If you're ever in Pittsburgh, you must swing by Conflict Kitchen for lunch—as I wrote in the December/January issue (and online here) it is an artist-run take-out window in Pittsburgh, selling street food solely from countries the United States is in conflict with, in three-month rotations. Artist and professor Jon Rubin, who founded the project last year, recently wrote me to say they'd shuttered the Kitchen's first iteration—Kudideh Kitchen, selling Iranian sandwiches—and reopened as Bolani Pazi, an Afghan take-out restaurant that serves a savory homemade afghan turnover filled with either pumpkin, spinach, lentils, or potatoes and leeks.
I asked Rubin to tell me a bit about Conflict Kitchen's latest incarnation. "We chose Afghanistan for our current iteration as it neighbors Iran and is obviously the site of direct military engagement with elements within the country," he wrote in an email. "Also we felt that our customer base had an introduction to the culture and sociopolitcal dynamics of Iran and we wanted to be able to contrast this information by looking at one of their direct neighbors. Obviously there are many historical and contemporary links between the countries, but the stories of daily life and the nature of the U.S. involvement are very different in each country."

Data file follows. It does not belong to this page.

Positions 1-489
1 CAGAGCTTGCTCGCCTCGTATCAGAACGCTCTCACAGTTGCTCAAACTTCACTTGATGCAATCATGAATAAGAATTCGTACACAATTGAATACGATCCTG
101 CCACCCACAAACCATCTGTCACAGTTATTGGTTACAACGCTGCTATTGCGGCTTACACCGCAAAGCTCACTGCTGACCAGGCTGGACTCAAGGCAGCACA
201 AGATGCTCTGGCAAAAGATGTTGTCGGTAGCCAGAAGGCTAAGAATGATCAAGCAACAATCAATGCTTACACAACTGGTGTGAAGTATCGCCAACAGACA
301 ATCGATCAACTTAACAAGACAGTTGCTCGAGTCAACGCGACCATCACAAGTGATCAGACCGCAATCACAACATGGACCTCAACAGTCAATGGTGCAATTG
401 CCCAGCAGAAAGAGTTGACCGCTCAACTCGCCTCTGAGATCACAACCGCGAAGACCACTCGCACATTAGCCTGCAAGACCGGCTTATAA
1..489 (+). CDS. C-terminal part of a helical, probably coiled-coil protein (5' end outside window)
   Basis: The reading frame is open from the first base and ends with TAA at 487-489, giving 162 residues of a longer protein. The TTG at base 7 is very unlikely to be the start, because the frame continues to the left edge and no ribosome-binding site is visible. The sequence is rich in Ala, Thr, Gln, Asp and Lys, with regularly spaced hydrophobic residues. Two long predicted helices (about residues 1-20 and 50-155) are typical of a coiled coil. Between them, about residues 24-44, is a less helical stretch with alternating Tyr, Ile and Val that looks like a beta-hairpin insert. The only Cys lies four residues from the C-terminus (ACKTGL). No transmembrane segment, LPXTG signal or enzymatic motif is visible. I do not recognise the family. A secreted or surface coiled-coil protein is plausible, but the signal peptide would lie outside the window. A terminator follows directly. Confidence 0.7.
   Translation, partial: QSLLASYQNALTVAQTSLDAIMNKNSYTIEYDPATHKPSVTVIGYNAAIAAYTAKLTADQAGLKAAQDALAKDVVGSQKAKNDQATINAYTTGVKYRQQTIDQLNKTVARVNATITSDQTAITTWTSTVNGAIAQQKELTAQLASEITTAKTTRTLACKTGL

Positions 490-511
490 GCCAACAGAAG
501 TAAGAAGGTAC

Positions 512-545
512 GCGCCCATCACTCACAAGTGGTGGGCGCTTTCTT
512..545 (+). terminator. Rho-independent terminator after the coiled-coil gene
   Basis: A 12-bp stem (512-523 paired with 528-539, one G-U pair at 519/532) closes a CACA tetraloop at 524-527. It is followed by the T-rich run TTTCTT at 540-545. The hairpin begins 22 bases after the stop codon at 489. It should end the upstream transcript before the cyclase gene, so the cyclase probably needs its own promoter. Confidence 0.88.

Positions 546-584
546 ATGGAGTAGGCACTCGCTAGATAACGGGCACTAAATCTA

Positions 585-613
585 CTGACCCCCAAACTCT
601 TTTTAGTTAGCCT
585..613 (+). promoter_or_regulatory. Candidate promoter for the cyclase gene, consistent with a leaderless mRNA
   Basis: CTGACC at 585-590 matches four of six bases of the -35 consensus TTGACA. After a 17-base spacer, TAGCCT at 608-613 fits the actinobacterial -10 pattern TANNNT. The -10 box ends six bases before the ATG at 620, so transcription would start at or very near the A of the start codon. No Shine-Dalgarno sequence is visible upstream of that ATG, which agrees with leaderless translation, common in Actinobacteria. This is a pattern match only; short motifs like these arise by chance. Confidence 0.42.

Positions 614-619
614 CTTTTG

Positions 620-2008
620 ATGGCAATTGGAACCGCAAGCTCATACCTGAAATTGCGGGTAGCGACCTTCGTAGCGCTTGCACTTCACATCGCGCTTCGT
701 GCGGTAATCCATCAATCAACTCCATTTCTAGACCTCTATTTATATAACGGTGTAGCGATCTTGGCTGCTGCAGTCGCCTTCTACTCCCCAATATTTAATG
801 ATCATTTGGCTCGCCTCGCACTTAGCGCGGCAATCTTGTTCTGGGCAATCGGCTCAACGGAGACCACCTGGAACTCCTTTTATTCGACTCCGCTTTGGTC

"The response has been great, very similar to the Iranian version. Local Afghans here in the city have been very supportive and we are collaborating with several of them when we bring in school groups. We recently had a live Skype event with 10 Afghan filmmakers. We each prepared Bolani, theirs fried, ours grilled, and watched and discussed some of the documentry films that they had produced about daily life in the Kabul an the provinces."
What's next for Conflict Kitchen? "We plan on focusing on North Korea next, then most likely Venezuela."